A Dictionary of the English Language
                        A Digital Edition of the 1755 Classic by Samuel Johnson
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View Scan · View Transcription · from page 83

View Scan · View Transcription · from page 83

A'dmirable. adj. [admirabilis, Lat.] To be admired; worthy of admiration; of power to excite wonder; always taken in a good sense, and applied either to persons or things.

The more power he hath to hurt, the more admirable is his praise, that he will not hurt. Sidney, b. ii.

God was with them in all their afflictions, and, at length, by working their admirable deliverance, did testify that they served him not in vain. Hooker, b. iv. § 2.

What admirable things occur in the remains of several other philosophers? Short, I confess, of the rules of christianity, but generally above the lives of christians. South's Sermons.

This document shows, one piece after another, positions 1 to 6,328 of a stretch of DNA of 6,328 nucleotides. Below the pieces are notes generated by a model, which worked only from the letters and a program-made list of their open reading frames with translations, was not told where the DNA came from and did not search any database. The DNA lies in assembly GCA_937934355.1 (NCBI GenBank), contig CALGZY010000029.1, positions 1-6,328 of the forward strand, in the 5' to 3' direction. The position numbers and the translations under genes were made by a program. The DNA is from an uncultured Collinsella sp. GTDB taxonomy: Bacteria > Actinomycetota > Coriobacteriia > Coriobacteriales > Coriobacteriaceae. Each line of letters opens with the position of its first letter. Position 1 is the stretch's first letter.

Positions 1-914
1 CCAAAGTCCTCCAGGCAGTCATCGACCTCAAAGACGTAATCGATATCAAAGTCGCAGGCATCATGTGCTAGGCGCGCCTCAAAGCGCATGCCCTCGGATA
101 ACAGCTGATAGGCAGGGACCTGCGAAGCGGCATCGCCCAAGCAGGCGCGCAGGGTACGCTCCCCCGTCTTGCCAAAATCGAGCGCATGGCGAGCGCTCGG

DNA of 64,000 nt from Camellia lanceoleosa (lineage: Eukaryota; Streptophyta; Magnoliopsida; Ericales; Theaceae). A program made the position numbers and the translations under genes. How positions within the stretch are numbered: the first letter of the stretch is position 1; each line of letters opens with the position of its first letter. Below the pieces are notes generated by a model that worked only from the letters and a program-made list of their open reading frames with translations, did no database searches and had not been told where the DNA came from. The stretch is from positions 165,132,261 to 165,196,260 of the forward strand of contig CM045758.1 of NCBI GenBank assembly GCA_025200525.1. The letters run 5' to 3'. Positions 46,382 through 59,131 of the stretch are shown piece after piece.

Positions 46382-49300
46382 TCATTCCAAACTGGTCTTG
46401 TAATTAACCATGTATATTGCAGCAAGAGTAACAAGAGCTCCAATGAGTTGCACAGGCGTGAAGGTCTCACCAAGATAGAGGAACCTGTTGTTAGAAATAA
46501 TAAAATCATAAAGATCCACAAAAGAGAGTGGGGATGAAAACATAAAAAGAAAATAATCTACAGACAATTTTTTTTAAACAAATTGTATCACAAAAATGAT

You can at most
To an indiff'rent lover's praise pretend:
But you would spoil an admirable friend.
Dryd. Aurengz.

Sources: Dryden, John (788) · Hooker, Richard (175) · Sidney, Philip (140) · South, Robert (158)

Attributes: Adjective (426) · Latin (690)

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Cite this page: Johnson, Samuel. "Admirable." A Dictionary of the English Language: A Digital Edition of the 1755 Classic by Samuel Johnson. Edited by Brandi Besalke. Last modified: May 22, 2014. https://johnsonsdictionaryonline.com/admirable/.

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